That was a big eye-opener for me, especially when I recognized the metaphor. Life surely feels different when you’re not in control.

And then I went a step further. I started thinking about people who have been in my passenger seat. How secure do I make them feel? Do they try to make compensatory adjustments for my feckless navigation? Have they just accepted it?

I’d like to think I’m a little more respectful of those alongside me since I’ve had this revelation, but time will tell. And lest I forget the lesson, I’m about to receive frequent reminders. My son starts driver’s training soon. Hold on and hang tight!

Sally forth

not an optionYou can never go back. Ever. If I had a dollar for every time I learned that lesson the hard way…well, you know the saying.

It’s true. It’s impossible to recapture a moment, to reverse a mistake, to revisit the past. And it’s almost as difficult to pick up something where you left off and go on as if there had been no break. You can never go back.

But you can make a new start.

I’ve struggled to make a series of life adjustments over the past year. Instead of finding a new world order and taking charge, I’ve come pretty close to letting it take charge of me. Among (many) other things, I haven’t been running, and the last post I made to this blog was too many months ago to count.

But I can’t go back.

So here’s the deal. I’m recommitting to writing, but I won’t just pick up where I left off. Since this is a new start, I’ve given the blog a new look and I plan to freshen up the content, too. I’m not sure how yet, but if I wait till I figure it out completely, Wordsmatter will remain dormant. So I’m forging ahead and pounding the keyboard. I’ll figure it out as I go along. Suggestions welcome.

In the meantime, sally forth!

P.S. If you think this post applies to more than writing, you might be right.

More camp notes

jakeididitA couple of weeks ago, I made a return trip to Minnesota to pick up my son from wrestling camp. He made it through 28 days of hard, hard work in a boot camp style atmosphere that improved not only his wrestling skills, but also his dedication, discipline, and sense of responsibility. He came home physically exhausted but knowing he has the will to see any goal through to the end.

How did that happen?! After all, the kid is only fourteen.

The founder of the camp, J Robinson, took a few minutes to talk to the parents after the last practice. Much like when I deposited my teenaged wrestler into his charge four weeks earlier, the words he spoke have stuck with me since.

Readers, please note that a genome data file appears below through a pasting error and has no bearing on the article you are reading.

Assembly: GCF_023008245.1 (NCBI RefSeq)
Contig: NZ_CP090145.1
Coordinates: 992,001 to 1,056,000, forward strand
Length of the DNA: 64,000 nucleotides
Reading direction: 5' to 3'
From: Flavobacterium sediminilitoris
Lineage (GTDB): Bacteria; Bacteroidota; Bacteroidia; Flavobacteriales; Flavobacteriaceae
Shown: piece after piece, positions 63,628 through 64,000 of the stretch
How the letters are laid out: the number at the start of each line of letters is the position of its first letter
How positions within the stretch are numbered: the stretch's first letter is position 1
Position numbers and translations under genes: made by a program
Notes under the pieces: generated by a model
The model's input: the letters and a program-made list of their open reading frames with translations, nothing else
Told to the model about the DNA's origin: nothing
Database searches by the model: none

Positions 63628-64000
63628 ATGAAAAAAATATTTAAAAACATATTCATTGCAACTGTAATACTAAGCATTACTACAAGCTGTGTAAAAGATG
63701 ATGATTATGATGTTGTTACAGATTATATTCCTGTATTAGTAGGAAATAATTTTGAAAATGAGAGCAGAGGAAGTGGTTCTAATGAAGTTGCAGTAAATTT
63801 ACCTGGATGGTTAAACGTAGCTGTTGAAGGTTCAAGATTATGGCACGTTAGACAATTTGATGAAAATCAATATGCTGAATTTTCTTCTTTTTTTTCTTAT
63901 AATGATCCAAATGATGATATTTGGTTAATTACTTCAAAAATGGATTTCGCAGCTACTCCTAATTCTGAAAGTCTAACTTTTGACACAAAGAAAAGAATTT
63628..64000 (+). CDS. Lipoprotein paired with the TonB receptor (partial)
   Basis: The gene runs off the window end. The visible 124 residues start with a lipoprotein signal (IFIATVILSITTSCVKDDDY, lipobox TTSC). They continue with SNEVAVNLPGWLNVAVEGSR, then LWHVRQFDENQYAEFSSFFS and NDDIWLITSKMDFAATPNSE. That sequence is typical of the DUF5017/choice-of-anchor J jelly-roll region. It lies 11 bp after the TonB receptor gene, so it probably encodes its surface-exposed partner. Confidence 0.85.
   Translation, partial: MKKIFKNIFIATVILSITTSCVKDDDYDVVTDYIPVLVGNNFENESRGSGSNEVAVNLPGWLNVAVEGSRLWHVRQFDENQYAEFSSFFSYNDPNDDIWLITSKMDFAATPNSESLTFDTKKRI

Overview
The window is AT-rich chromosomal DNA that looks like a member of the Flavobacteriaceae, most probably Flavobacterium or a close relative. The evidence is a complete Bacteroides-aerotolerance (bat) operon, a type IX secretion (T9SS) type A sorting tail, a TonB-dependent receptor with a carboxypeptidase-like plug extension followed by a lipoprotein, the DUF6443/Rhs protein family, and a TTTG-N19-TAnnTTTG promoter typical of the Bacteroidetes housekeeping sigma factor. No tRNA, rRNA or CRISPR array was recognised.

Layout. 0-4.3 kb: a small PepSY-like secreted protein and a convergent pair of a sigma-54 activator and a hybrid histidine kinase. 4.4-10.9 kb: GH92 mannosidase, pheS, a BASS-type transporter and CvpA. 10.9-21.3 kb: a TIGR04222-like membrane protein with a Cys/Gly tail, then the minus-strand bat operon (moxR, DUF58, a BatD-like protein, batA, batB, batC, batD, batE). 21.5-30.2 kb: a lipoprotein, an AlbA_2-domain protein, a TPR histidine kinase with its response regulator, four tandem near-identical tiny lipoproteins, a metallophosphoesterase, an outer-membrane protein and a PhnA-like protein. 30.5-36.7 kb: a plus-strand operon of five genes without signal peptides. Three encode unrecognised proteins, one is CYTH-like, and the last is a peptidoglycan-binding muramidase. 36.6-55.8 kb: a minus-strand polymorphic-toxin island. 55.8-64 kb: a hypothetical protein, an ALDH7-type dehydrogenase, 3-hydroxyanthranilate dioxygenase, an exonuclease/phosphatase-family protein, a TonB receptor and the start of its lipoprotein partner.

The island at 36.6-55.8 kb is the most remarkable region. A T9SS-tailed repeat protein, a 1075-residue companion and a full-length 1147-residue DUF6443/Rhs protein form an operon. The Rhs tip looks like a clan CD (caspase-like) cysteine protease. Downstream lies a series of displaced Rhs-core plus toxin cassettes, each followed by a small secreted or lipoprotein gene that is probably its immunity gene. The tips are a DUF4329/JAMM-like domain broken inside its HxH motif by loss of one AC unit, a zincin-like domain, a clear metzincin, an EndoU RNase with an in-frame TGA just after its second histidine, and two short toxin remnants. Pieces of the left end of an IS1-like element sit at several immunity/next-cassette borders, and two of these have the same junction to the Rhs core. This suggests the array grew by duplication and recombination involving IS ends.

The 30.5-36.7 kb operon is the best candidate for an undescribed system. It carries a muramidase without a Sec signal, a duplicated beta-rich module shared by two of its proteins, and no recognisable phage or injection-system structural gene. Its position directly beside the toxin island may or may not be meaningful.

As J explained the kids’ daily activities, he emphasized that not one had been included thoughtlessly. Each activity, and its placement along the camp timeline, had been chosen intentionally in order to accomplish a specific outcome. All the campers, for example, had to do stadiums (running up and down the stadium steps) at 6:30am for the first three days of camp. They had to do them over and over and over, until there was not a single kid who wasn’t sore the next day. The goal, said J, was that when the alarm went off the next morning, each kid had to make a decision. He had to decide whether to get up and do the next drill, even though it didn’t feel good.

To reach a goal, you can’t be bound by how you feel, J said. You should only be bound by what you want.

Whoa. I’ve been thinking ever since about how many times I haven’t done something that would push me toward the achievement of a goal–simply because of how I felt. How many times I skipped my daily run because I didn’t want to go out in the heat or the cold, because I was tired, or because it was inconvenient. How many times I decided at the last minute not to attend an event that would have strengthened a friendship or furthered an interest because I was too comfortable where I was. How many times I didn’t speak up because I thought I might get embarrassed. I postponed the achievement of my goals–whether they revolved around fitness level, a relationship, my career, or personal fulfillment–because I was bound by how I felt.

I watched my son do something harder than I’ve ever done, and he did it successfully. He got past himself. He set a goal, and he did it.

Don’t be bound by how you feel. Be bound only by what you want. Powerful stuff.